Hotel Security In The Spotlight After Deadly Las Vegas Shooting
Late Sunday night, a 32nd-story room at the Mandalay Bay Hotel high above the Las Vegas strip became a tragically lethal firing position. Before taking the lives of more than 50 people and injuring over 500 others, the shooter, 64-year-old Stephen Paddock, was able to take nearly 20 rifles and handguns and hundreds of rounds of ammunition up to his room.
The horrific incident is raising questions about hotel security. In one of the most heavily surveilled places in the world, how did this happen?
“Security is very lax [in hotels],” Lone Star Protective Solutions owner and chief instructor Jeff Chase said.
Chase served as an law enforcement officer in Massachusetts for seven years and has been working in personal protection for 20 years since, operating all across the U.S. and in cartel-controlled regions of Mexico.
By law, guns are prohibited in Las Vegas casinos. Chase said each hotel posts the proper signs telling people they cannot bring in guns.
"[But] you can put all the signs up you want. Criminals don’t obey laws, they do what they want. That’s what [Paddock] did,” Chase said.
Hotels on the Strip have virtually no security for personal property, according to Chase. At major events, metal detectors and bag checkers are often used to prevent firearms from entering. Though casinos on the strip can entertain tens of thousands at any one time, no similar process exists for when people are entering the premises.
Robert Gardner, an independent security consultant with an office in Las Vegas, told NPR there would have been no reason for hotel security to identify Paddock as a threat.
"It looks to me like this guy just checked in as a guest, and it's very common for guests to have a lot of luggage. It's relatively simple to conceal weapons in luggage. Actually, security wouldn't be involved, because it looks like he went to a room. Typically he wouldn't deal with security; security wouldn't be aware of his presence," Gardner said.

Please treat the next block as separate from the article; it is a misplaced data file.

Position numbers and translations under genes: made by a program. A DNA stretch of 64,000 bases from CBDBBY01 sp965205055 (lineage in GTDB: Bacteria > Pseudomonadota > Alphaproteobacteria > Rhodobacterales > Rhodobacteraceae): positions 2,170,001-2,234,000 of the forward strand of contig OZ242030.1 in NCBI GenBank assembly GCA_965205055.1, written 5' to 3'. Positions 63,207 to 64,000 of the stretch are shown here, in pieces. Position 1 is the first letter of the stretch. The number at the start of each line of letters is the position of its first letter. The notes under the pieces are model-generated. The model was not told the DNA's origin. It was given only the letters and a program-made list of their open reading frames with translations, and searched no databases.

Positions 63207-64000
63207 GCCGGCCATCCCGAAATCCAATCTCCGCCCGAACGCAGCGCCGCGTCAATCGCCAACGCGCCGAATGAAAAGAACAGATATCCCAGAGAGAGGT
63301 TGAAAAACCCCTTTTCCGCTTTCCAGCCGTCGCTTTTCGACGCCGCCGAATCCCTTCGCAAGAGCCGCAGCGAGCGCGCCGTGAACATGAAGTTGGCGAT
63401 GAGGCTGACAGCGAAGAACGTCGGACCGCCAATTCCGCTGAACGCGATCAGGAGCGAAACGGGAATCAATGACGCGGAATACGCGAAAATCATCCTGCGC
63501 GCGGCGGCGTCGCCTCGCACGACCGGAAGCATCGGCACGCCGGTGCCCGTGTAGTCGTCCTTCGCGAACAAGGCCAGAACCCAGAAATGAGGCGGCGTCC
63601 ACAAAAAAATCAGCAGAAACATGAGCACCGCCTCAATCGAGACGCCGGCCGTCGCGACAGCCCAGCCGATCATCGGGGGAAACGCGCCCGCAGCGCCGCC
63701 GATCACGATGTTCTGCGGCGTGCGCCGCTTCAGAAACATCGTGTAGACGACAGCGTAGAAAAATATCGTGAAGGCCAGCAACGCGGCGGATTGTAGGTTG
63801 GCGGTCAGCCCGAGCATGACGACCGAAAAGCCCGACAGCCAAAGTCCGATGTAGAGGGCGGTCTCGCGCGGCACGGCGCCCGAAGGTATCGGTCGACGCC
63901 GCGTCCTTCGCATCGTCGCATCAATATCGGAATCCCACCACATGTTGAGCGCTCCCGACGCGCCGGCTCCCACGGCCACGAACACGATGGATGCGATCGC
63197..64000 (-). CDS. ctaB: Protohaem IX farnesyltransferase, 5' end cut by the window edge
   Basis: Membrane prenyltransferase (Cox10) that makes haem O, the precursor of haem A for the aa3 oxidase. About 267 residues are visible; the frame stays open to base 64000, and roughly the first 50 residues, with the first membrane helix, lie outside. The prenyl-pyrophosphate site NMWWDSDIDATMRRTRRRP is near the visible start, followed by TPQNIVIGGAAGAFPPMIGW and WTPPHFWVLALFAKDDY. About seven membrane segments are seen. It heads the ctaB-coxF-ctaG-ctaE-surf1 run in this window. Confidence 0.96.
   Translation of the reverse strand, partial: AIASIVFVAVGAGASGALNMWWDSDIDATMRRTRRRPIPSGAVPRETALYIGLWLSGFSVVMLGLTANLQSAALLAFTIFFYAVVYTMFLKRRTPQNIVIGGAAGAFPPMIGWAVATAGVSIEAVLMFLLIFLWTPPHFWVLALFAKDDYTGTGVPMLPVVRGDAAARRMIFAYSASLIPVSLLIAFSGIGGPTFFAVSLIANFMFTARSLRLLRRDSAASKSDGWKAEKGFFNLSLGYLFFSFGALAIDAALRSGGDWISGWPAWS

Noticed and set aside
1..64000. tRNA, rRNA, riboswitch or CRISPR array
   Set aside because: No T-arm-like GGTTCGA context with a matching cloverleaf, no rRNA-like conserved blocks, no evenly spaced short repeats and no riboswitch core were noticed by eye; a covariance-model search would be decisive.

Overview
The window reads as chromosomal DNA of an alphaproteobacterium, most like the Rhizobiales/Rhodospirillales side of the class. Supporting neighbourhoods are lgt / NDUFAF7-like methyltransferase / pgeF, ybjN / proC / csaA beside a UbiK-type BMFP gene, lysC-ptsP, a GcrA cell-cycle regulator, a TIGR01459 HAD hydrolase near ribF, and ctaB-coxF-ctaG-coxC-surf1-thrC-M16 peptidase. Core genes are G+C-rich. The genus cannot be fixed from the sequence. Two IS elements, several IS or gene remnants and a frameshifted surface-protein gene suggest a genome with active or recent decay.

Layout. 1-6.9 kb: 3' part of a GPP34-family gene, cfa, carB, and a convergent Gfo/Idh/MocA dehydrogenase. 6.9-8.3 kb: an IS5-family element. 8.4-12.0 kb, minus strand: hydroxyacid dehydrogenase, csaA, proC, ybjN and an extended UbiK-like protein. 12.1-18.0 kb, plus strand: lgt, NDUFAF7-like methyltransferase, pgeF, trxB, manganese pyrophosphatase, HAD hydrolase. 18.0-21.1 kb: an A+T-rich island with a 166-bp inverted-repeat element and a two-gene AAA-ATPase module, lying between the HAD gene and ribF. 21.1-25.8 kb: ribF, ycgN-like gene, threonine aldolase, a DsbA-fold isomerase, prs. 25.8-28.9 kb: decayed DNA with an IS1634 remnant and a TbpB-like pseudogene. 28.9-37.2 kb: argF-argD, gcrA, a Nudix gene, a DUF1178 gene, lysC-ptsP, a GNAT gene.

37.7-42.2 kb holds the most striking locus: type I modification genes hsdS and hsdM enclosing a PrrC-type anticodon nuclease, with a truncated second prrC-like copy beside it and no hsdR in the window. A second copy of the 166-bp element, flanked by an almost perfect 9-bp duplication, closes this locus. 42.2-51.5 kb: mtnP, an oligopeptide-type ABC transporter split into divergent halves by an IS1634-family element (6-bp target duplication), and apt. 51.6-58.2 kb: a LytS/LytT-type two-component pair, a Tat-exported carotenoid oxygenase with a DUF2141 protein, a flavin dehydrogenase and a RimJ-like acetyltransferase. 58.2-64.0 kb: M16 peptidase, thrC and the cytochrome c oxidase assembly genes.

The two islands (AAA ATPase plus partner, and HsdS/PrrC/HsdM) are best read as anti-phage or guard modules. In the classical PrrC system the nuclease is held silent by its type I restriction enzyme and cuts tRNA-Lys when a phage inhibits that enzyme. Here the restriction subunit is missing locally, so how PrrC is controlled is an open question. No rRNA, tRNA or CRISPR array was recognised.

A common golf bag can easily conceal and transport a long rifle, according to Danny Defenbaugh, who worked for the FBI for 33 years and now leads his own security firm, Defenbaugh & Associates.
Randy Sutton, who spent 24 years with the Las Vegas Metropolitan Police Department, told "CBS This Morning" that Paddock had plenty of time to get the guns to his room. Clark County Sheriff Joseph Lombardo said information suggests the shooter had been in the hotel room since Thursday.
Colliers national practice leader for hospitality and leisure Bryan Younge said the entire hospitality industry will be looking to see how Las Vegas responds to the tragedy.
Younge said security measures can end up making people feel less safe. Keeping individuals safe and unencumbered by security is a constant balancing act. From a hotel management perspective, properties on the strip are on the cutting edge. A mind-boggling assortment of remote control options for doors, elevators and other critical components allow hotel management nearly complete control of the premises. But that was not enough to prevent Sunday night’s tragic events.